401(k) Auto-Enrollment – Cruise Control or Active Involvement?

Whether you like it or not, an Automatic Enrollment 401(k) Plan is a good thing. Everyone knows the importance of saving and investing wisely in your future. Making people choose “not to save,” instead of “to save” gets people past the initial uncertainty and questions when entering a 401(k) plan.

We no longer hear people say “Let me take this home and think about it.” With Automatic Enrollment, the questions become “What should I invest in?” or “How often should I be checking this?” Participants want to maximize performance but they don’t want to be too “hands-on.” Striking a healthy balance can be done with little difficulty.

Auto-enrollment offers a great opportunity

Because pensions are no longer common, employers have started automatically enrolling employees in 401(k) programs as a way to increase participation and help employees begin saving. It’s a great tool and a wonderful opportunity for them to prepare for retirement.

The question soon arises, “Can I leave my plan on cruise control, or do I need to take charge and pay close attention?” It’s a fair question. It’s tempting to take the “set it and forget it” approach. But is that the right thing to do? Can you trust the system to do what you want?

Default settings are convenient

Each 401K plan has its own default settings, most of which are designed to match your age. The idea is to automatically reduce risk as you approach retirement. Risk is managed by gradually moving assets away from stocks and into bonds. Stocks offer more growth but are typically more volatile. Bonds offer more long term stability but less upside potential.

Using these automatic settings is convenient. Consider these points:

  • Typically at age 30, an employee would likely be placed in a Target Date 2050 fund
  • That fund is normally a 90% stock to 10% bond portfolio
  • Automatic rebalancing will adjust to your age, reducing your risk

Larger companies (over 5,000 employees) like to offer this approach, as many employees may not have access to a wealth advisor.

Convenience has its price

Convenience is great, but rarely in life does one size fit all. And so it is in retirement planning. Using an automated approach does not take into account a person’s situation and personality.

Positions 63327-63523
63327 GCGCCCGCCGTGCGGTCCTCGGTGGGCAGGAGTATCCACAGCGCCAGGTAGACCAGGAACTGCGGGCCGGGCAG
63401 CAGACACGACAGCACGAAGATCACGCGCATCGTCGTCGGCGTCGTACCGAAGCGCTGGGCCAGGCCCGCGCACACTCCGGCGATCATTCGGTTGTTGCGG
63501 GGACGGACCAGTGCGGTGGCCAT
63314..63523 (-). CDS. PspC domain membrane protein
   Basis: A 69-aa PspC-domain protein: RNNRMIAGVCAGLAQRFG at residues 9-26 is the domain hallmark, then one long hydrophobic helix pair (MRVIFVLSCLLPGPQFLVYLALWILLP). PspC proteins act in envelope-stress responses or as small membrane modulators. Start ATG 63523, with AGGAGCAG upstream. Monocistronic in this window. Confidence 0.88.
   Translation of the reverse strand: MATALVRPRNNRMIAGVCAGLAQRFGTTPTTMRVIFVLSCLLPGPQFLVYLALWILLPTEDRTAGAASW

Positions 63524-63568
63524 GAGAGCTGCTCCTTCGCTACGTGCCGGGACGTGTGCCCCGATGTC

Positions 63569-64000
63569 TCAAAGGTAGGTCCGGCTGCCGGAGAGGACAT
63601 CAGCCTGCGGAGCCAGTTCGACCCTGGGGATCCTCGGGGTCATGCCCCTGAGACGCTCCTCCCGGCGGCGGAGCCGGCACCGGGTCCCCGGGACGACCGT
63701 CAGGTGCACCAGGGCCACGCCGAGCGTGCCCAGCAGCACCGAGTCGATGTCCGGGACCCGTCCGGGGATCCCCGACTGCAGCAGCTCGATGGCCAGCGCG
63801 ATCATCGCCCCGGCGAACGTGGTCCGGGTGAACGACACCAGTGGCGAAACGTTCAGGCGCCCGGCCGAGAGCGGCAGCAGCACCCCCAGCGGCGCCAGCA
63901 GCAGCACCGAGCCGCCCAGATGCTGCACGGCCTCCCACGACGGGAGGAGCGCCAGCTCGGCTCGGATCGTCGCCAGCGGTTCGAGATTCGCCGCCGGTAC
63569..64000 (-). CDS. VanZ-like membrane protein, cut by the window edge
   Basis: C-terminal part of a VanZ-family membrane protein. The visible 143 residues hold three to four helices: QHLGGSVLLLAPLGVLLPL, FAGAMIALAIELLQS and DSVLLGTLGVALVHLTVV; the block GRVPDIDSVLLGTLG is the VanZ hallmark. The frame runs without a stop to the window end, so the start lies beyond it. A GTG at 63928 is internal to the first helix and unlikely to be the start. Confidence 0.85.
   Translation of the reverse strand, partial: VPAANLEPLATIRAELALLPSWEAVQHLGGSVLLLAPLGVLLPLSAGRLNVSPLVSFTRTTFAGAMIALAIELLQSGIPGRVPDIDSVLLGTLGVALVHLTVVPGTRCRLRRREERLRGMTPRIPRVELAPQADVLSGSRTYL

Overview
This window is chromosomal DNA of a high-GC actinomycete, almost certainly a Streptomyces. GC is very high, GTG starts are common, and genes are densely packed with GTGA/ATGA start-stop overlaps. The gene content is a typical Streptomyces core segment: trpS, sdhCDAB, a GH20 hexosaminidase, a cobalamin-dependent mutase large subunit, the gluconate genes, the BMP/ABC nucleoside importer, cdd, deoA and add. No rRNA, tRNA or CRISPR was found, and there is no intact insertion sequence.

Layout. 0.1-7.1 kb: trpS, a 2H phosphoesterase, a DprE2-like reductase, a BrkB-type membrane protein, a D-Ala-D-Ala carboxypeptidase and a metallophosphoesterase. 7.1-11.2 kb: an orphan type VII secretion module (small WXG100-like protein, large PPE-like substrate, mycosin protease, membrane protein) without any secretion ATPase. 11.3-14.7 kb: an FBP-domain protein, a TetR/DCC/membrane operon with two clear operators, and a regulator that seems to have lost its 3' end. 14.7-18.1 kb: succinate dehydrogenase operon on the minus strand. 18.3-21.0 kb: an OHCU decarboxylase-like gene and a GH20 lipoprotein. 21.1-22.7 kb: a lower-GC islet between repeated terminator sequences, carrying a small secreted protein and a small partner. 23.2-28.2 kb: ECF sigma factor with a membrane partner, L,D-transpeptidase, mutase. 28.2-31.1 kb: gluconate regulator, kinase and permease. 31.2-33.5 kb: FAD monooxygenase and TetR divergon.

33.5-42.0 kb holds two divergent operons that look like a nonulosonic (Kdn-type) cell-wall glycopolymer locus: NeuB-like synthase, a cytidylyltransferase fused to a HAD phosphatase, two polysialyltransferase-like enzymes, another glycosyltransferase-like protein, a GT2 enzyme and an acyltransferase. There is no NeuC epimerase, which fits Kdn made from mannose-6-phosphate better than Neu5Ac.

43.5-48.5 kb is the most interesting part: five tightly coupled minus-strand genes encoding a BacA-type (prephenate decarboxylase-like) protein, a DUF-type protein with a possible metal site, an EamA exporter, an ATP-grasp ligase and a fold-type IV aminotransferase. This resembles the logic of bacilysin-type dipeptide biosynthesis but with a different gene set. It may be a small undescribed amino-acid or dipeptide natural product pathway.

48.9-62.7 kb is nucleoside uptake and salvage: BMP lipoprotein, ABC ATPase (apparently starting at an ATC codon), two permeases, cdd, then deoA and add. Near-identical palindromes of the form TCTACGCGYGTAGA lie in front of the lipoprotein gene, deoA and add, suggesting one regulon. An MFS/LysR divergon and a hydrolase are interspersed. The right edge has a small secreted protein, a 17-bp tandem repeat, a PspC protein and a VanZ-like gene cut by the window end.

Take Sarah, for example, an accomplished professional. At 30 years old she’s doing well in her career with a bright future ahead of her. Although she’s taken risks in her workplace, she doesn’t have the stomach for the typical ratio of 90% equities and 10% bonds.

In fact, the same is true of many of her associates. Actually, fewer than 5% of our clients choose the 90/10 portfolio. When we meet individually with a plan participant to evaluate their risk tolerance and construct a plan based on that risk tolerance, most people end up middle of the road with either a 60/40 or 50/50 portfolio.

What that tells us is that automatic settings rarely reflect the right approach for investors.  What it also tells us is that people like Sarah need to get involved in their portfolio management on some level.

Right size your involvement

Life gets busy. People get married, have kids and find themselves in the frenetic pace of living, loving and having fun. Few have the desire to pay enough detailed attention to their portfolio to maximize the performance of their investments. Fewer still have the expertise.

Sticking your head in the sand won’t maximize your results, but spending endless hours in research, buying, selling and worrying isn’t what you signed up for either. After all, it’s about your resources serving you well, not the other way around.

Finding the balance between maximizing financial performance and enjoying life is easily done with the help of a financial planning professional.

Work with a wealth planning professional

I typically start with questions about my client, their goals and their current situation. We then map out a plan that fits them and then review what’s happening on an annual basis. As their situation changes with work, marriage and children, we review the plan and make adjustments as needed.

This is how people enjoy the greatest benefits of their 401(k) auto-enrollment program while navigating the sometimes turbulent waters of investing.

Keep asking questions

Retirement planning can be as simple or complex as you choose to make it. I have found that active investors typically get better results. And staying active starts by asking good questions, as I’ll explore in a follow-up article. Stay tuned for more information on this important topic.